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This is a last-minute appeal to all Montanans who still have yet to vote. Here is some food for thought to vote against I-186.

The top four industries in Montana are construction, health care, agriculture, and mining. In 2015, mining directly impacted the economy annually with $1.6B Gross Domestic Product (GDP) and 5,500 jobs; however, the indirect impact was at least $5.1B and 29,600 jobs. There are approximately 504,000 employed and 19,000 unemployed people in the state. Without mining, the unemployment rate would increase from 3.6% to 9.4%. That would be equivalent to nearly 1 in every 10 Montanans hitting the unemployment line.

To put that in perspective, let’s examine just two critical hard-rock mining communities in Montana.

Libby was once the combined timber/mining capital of Montana. Its unemployment is near 8.4%. They continue to hold out hope mining will make a comeback. But 35 years later, there is still no Montanore Mine. And 15 years later, there is still no Rock Creek Mine. Once approved, the two mines would directly add 600 jobs and $2 billion and indirectly add 1,500 jobs and $800 million to the economy for 30 years. Unemployment would drop to less than 3%.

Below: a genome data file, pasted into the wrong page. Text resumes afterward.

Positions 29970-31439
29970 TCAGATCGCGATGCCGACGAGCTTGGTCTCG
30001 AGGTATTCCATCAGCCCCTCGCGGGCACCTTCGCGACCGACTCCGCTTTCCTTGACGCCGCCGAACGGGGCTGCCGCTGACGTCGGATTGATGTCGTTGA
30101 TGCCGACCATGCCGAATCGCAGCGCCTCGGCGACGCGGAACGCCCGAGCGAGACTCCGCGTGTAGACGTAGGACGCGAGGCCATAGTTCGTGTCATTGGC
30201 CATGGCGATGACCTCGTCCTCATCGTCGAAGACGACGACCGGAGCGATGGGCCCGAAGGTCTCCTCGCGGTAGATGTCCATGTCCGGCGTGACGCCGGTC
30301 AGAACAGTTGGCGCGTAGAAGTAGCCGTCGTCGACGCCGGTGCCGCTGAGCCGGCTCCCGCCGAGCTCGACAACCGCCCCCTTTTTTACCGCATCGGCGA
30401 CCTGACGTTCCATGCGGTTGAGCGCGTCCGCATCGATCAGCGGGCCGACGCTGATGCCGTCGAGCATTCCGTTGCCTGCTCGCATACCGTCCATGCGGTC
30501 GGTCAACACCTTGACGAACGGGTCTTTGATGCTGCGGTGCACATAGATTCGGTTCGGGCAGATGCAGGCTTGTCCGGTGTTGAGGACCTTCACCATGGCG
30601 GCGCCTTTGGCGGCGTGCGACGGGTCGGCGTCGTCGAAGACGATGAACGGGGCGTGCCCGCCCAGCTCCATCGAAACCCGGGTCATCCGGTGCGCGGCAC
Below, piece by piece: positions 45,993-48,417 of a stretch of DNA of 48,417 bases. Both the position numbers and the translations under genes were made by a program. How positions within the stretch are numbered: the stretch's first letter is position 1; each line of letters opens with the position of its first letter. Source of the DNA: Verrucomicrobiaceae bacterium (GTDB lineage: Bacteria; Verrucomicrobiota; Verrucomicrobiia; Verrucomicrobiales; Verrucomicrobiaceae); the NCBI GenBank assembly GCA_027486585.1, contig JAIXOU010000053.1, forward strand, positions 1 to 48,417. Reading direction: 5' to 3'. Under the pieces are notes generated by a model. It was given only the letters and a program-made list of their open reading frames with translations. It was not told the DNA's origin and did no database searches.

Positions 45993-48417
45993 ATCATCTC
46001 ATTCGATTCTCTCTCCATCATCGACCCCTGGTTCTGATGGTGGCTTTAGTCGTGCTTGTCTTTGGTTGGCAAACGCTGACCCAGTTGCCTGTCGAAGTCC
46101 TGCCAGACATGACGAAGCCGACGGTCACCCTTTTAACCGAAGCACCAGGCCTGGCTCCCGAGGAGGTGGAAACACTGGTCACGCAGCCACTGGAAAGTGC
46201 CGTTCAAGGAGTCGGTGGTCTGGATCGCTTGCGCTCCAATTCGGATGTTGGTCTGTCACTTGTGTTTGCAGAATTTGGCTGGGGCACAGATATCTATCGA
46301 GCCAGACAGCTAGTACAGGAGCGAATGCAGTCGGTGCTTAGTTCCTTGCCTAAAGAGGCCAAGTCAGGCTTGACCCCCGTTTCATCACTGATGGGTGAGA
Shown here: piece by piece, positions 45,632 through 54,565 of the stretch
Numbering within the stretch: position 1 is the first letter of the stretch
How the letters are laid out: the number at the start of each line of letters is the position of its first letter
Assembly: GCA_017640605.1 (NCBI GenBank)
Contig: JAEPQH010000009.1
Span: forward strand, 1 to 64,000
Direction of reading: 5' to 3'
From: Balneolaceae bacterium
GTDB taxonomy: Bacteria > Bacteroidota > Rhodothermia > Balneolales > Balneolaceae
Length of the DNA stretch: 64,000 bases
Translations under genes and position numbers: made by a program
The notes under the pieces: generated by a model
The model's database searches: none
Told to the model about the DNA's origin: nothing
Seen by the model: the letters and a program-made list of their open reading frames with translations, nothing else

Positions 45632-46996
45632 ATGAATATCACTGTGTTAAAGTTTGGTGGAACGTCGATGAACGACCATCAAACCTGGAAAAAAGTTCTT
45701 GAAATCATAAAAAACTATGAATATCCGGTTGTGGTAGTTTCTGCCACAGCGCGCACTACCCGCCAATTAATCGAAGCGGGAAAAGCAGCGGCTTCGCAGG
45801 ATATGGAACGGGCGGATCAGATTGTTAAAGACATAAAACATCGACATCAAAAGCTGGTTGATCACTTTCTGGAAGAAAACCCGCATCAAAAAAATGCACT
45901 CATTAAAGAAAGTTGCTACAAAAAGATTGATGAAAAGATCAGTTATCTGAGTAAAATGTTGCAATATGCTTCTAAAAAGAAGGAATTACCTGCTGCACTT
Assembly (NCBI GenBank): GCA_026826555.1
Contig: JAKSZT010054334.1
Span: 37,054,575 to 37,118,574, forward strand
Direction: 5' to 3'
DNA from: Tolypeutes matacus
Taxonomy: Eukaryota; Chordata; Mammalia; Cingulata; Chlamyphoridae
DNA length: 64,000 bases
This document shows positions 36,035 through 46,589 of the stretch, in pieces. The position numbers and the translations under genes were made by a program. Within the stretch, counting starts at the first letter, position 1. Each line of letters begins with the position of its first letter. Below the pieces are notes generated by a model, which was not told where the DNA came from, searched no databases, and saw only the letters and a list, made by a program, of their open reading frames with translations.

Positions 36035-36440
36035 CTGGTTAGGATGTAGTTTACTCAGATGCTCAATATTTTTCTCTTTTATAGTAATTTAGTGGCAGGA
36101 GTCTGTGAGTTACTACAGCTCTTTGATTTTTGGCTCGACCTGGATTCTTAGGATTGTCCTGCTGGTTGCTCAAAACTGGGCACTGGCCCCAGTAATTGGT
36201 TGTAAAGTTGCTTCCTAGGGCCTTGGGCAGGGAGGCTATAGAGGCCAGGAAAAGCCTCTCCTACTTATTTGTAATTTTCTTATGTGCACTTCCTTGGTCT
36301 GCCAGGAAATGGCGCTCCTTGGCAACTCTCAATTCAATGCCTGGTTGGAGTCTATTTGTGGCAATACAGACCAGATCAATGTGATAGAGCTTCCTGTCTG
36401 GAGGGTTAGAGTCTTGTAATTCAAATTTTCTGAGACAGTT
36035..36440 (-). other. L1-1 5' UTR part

Butte, Montana’s original mining city, has a current unemployment rate of only 3.6%. Montana Resources is a huge part of the economy. It has 360 employees and will add $2.2 billion to the economy for the next 30 years. The indirect numbers would be 1,000 additional employees in support industries adding $1 billion to the economy for the same time frame. However, without Montana Resources, Butte’s economy is known to suffer as historically noted by two key years, 1982 and 1992, when unemployment was on the order of 15% and 9%, respectively.

Throughout Montana, the story is the same. Employment is always high wherever the mining industry is active. Its why our beloved state is called the Treasure State, has the motto “Oro y Plata” meaning “Gold and Silver," and pictures a pick and shovel in its Great Seal.

As a final perspective, let’s compare a few other state economies from 2015. Montana: 5,500 direct employees and $1.6 billion GDP impact. Arizona: 17,700 and $12 billion. California: 11,100 and $3.2 billion. Colorado: 8,600 and $4.1 billion. Idaho: 3,400 and $1.2 billion. Nevada: 15,900 and $9.4 billion. New Mexico: 6,000 and $1.8 billion. Utah: 10,200 and $3 billion. These jobs are honorable and among the highest-paying. It’s why most of these states have had mining schools for well over a century.

If passed, I-186 will dishonor our heritage and destroy our future. Vote no on I-186!

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Courtney Young is a Lewis S. Prater Distinguished Professor and the department head of Metallurgical and Materials Engineering at Montana Tech.  The views and conclusions contained in this opinion piece are those of the author and should not be interpreted as representing the official policy of Montana Tech, either expressed or implied.


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